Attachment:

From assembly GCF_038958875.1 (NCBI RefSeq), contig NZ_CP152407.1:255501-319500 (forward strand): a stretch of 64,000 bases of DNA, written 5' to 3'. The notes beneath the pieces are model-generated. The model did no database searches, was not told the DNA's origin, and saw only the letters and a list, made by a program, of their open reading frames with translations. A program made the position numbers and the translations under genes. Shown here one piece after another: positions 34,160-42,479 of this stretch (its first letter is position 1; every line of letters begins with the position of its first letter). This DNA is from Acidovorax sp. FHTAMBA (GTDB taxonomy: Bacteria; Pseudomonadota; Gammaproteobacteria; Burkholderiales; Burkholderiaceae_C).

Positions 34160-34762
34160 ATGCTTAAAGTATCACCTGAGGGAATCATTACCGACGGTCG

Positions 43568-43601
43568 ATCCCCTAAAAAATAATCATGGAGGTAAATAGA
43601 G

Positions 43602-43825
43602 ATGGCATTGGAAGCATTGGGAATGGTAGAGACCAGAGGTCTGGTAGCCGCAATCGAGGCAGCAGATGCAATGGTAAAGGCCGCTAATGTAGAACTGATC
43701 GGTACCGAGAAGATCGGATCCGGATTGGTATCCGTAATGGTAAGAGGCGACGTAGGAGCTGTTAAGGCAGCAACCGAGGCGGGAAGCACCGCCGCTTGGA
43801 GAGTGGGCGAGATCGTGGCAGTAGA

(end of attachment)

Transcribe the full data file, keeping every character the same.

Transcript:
From assembly GCF_038958875.1 (NCBI RefSeq), contig NZ_CP152407.1:255501-319500 (forward strand): a stretch of 64,000 bases of DNA, written 5' to 3'. The notes beneath the pieces are model-generated. The model did no database searches, was not told the DNA's origin, and saw only the letters and a list, made by a program, of their open reading frames with translations. A program made the position numbers and the translations under genes. Shown here one piece after another: positions 34,160-42,479 of this stretch (its first letter is position 1; every line of letters begins with the position of its first letter). This DNA is from Acidovorax sp. FHTAMBA (GTDB taxonomy: Bacteria; Pseudomonadota; Gammaproteobacteria; Burkholderiales; Burkholderiaceae_C).

Positions 34160-34762
34160 ATGCTTAAAGTATCACCTGAGGGAATCATTACCGACGGTCG

Positions 43568-43601
43568 ATCCCCTAAAAAATAATCATGGAGGTAAATAGA
43601 G

Positions 43602-43825
43602 ATGGCATTGGAAGCATTGGGAATGGTAGAGACCAGAGGTCTGGTAGCCGCAATCGAGGCAGCAGATGCAATGGTAAAGGCCGCTAATGTAGAACTGATC
43701 GGTACCGAGAAGATCGGATCCGGATTGGTATCCGTAATGGTAAGAGGCGACGTAGGAGCTGTTAAGGCAGCAACCGAGGCGGGAAGCACCGCCGCTTGGA
43801 GAGTGGGCGAGATCGTGGCAGTAGA